One of the things that have made the Houston Rockets’ offense unique this season is not only the amount of threes that they are shooting — which, on its own, is taking the league by storm — but also how deep the three-pointers they sometimes hit, more than 5 feet behind the line.
In seasons past, pretty much the only player the NBA had to worry about jacking up shots from 27-plus feet was Stephen Curry, who put up 188 deep threes last year). Curry is a freak, they said, and you just can't stop him.
This year Curry again is putting up a ton of deep threes (81), but now the Rockets big three of Eric Gordon, Ryan Anderson and James Harden are following suit by jacking up 158 three-pointers from 27-plus feet combined.
Before,, you could chalk it up to Curry just taking all these insane shots, but now, it’s actually part of the Rockets offense. The NBA just isn't really sure how to handle what Mike D'Antoni and his group of Rocket Launchers are doing.
“You can't get caught just trying to spread out all over the place defensively and start pressing at 50 feet," Oklahoma City Thunder head coach Billy Donovan told The Dream Shake when asked about trying to guard the Rockets deep threes. "(You'd) really open yourself up for a lot more threes, and you also open yourself for a lot of drives and a lot of long rotations.”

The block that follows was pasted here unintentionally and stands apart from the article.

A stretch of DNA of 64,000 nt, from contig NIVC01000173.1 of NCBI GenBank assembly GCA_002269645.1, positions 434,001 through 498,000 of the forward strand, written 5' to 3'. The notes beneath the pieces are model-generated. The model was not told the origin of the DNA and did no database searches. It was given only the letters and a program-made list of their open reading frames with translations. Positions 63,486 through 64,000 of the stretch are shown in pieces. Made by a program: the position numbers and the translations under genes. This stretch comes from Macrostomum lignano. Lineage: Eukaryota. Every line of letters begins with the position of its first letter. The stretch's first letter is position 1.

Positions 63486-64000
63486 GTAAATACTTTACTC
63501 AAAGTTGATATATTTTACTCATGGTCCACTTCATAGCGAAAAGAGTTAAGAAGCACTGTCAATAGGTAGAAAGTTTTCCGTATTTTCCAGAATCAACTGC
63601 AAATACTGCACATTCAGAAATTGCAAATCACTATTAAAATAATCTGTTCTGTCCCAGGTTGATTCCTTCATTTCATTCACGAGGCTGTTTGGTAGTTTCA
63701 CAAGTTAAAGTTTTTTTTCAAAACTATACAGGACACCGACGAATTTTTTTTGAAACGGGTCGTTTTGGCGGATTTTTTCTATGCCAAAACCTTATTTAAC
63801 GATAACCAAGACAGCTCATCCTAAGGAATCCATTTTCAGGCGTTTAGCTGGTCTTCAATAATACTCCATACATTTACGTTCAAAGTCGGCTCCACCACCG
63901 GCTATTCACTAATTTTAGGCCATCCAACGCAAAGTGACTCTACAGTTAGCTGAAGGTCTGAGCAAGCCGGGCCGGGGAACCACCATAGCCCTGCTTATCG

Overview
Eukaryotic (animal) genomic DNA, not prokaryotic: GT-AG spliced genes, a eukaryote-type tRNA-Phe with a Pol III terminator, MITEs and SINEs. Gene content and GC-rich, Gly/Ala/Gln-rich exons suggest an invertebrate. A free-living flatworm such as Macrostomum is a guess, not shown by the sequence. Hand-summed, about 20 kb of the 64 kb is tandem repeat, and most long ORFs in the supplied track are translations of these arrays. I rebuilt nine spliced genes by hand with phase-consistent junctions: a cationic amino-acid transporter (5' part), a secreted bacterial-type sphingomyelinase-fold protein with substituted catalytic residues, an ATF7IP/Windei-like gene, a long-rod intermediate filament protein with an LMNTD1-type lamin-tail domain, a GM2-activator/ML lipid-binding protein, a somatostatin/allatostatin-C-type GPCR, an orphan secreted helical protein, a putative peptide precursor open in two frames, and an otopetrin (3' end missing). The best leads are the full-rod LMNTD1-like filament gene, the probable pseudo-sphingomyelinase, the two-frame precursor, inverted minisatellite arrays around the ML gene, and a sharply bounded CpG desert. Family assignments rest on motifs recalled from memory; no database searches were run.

Donovan also mentioned that the Rockets are a very, very good deep paint team, with 31% of their shots coming 0-3 feet from the rim, good enough for fifth in the NBA.
Donovan's worried if his team went out and guarded the Rockets shooters 30 feet from the rim, it would open up so much more space on the floor. And he’s right. Donovan's knew his team had to allow the threes from Sugar Land, as Bill Worrell calls them; there’s nothing they could do if Gordon wanted to pull up from 28 feet.
It may be a simple way to look at it, but it doesn't seem like the NBA has really figured out what to do with the Rockets.
Multiple times a game, Gordon, Anderson or Harden will raise up from 27 feet or deeper and shoot the ball. Most of the time they are either left wide open or a defender is left closing out as hard has he can from more than 5 feet away.
With the Rockets seemingly doing whatever they want on offense to teams, D'Antoni just might have found one of the biggest cheat codes in all of basketball with the deep three.
D'Antoni was the inventor of the seven seconds or less offense. Maybe he will be the man who finally brings the four-point line to the NBA.